Kitchens provides positive report for MHT

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A slide from Tuesday’s presentation

MANCHESTER, N.H. – Manchester-Boston Regional Airport (MHT) Director Ted Kitchens presented a positive picture to members of the Manchester Board of Mayor and Aldermen’s Special Committee on Airport Activities on Tuesday night, sharing figures that show a marked rebound since the height of the COVID-19 pandemic.

Kitchens told the committee that MHT is currently on track to see approximately as many passengers this summer as it saw in 2019, but with fewer flights, due in large part to the use of the largest airplanes seen at the airport since 2006, particularly from Spirit Airlines on flights to Orlando and Fort Lauderdale. He added that Spirit’s routes from Manchester to Orlando, Fort Lauderdale, Tampa, Fort Myers, and Myrtle Beach represented a clear investment into the New Hampshire market by Spirit. Currently, takeover talks are underway by JetBlue and Frontier Airlines to take over Spirit; Kitchens said he preferred one of the potential takeover candidates over the other, but did not specify which one and said he would work with either carrier.

Spirit isn’t the only carrier expanding service to MHT, Kitchens also noted that American Airlines has renewed twice daily service to O’Hare and service with larger aircraft heading to Charlotte for the first time since 2017 in addition to their current flights to Reagan-Washington and Philadelphia. United is also adding a third daily flight to Newark as well.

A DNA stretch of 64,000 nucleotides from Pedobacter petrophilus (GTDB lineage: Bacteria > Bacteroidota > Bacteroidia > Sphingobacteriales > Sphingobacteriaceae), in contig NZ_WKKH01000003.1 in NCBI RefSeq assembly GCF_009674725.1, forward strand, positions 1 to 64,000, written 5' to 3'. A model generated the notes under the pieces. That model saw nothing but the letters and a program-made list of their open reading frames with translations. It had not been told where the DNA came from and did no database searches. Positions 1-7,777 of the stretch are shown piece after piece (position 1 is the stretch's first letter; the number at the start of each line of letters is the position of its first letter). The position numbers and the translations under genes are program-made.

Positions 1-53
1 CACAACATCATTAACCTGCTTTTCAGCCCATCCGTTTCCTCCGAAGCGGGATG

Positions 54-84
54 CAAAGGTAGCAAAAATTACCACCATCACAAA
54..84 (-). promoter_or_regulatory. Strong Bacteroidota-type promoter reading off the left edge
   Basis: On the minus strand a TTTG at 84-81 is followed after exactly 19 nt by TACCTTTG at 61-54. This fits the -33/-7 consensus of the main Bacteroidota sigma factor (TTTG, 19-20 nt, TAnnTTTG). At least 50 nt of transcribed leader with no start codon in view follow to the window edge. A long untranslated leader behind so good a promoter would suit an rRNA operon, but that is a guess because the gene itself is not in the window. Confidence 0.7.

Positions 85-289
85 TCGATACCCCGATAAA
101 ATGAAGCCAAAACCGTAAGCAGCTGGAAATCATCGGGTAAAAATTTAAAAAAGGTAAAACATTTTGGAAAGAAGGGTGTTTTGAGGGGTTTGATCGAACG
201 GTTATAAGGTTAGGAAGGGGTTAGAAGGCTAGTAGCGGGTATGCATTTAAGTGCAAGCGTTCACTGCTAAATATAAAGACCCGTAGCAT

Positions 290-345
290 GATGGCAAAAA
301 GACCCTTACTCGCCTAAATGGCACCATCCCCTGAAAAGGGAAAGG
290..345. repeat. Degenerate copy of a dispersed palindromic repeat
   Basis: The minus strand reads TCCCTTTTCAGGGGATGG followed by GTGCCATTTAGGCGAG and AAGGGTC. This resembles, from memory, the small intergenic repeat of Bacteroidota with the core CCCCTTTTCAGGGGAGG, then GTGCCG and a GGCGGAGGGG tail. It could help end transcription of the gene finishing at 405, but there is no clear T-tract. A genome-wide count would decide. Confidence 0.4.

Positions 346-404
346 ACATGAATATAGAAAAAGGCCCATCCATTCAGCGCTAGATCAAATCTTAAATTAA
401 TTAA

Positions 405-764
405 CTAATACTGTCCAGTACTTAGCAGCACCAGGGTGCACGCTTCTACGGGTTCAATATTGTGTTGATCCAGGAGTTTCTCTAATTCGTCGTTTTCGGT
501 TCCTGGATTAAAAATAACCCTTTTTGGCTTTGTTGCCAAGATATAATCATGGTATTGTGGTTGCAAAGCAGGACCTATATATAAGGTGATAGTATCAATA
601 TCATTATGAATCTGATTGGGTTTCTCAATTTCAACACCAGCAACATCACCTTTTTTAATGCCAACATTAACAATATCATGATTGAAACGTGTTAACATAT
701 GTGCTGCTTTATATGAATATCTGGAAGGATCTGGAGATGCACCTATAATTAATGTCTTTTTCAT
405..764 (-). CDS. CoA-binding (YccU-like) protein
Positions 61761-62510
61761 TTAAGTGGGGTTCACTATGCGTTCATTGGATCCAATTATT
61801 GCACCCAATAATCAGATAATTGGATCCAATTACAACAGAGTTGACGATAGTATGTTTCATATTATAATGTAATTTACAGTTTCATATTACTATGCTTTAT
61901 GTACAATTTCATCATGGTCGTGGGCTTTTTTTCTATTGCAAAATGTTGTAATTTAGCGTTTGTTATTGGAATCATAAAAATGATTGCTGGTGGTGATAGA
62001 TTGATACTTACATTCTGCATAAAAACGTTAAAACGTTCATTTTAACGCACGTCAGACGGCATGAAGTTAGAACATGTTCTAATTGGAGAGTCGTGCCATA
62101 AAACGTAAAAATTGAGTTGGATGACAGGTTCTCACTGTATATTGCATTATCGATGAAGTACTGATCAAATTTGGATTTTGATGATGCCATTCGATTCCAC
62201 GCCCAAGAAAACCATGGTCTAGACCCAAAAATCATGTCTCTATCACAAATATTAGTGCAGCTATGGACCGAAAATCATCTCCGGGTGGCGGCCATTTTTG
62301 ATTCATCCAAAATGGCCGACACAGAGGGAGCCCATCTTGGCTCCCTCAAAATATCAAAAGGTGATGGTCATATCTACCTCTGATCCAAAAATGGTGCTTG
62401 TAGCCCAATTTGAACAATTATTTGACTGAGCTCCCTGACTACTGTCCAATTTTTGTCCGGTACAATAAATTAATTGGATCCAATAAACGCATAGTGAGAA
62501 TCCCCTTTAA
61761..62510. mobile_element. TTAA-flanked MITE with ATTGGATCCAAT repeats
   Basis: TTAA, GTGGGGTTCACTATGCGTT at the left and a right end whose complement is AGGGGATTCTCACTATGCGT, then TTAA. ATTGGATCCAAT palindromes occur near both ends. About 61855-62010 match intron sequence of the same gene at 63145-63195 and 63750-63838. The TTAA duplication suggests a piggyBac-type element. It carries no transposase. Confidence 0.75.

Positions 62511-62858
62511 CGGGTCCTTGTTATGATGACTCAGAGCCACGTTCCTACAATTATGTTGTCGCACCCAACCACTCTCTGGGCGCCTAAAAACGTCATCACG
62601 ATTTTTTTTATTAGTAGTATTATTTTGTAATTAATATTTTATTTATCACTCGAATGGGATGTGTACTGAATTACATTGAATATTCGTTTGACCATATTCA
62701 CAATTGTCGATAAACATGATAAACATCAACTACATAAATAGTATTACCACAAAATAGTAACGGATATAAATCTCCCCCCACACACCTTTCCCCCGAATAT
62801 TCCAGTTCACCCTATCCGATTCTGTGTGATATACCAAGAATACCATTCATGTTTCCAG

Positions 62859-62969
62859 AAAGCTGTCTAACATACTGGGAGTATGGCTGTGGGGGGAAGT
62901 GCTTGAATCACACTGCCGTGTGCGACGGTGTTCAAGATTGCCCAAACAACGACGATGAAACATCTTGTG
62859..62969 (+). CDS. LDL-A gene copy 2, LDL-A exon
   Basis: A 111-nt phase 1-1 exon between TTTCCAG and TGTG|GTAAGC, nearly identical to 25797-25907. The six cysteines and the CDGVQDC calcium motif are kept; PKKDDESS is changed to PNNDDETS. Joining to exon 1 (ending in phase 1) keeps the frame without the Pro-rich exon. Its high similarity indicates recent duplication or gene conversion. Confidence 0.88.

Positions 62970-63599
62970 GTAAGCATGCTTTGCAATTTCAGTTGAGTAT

Kitchens said that the ratio of visitors coming into New Hampshire against New Hampshire residents traveling elsewhere is rising, a fact that will provide tourist revenue for local business and serves as a testament to New Hampshire’s growing tourist appeal.

“I think you see (the change in ratio) because of what New Hampshire has to offer,” he said. “Our wide-open spaces and outdoor recreational activities and the offering of something new.”

Financially, the airport benefited from federal aid in the form of CARES Act funds, CRSSA funds and ARPA funds, with Kitchens also stating that the airport’s debt restructuring undertaken before the pandemic helped the airport weather the proverbial storm, although literal storms during winter months created larger than expected snow mitigation costs.

Beyond new and expanded routes, Kitchens also provided the committee with a series of upcoming and underway improvements to the airport.

A taxiway renovation is expected to be completed by early August. Runway 17-35, which runs along the length of Perimeter Road, will be repaved and upgraded beginning next spring. Also, improvements to the airport’s parking facilities will begin to be rolled out in July. Reserved parking spaces will be able to be purchased in advance through a variety of methods and indicators will be added to garages to show how many spaces are available on each garage level. Valet parking is also expected to be added at a later date.

About this Author


Andrew Sylvia

Assistant EditorManchester Ink Link

Born and raised in the Granite State, Andrew Sylvia has written approximately 10,000 pieces over his career for outlets across Massachusetts, New Hampshire and Vermont. On top of that, he's a licensed notary and licensed to sell property, casualty and life insurance, he's been a USSF trained youth soccer and futsal referee for the past six years and he can name over 60 national flags in under 60 seconds according to that flag game app he has on his phone, which makes sense because he also has a bachelor's degree in geography (like Michael Jordan). He can also type over 100 words a minute on a good day.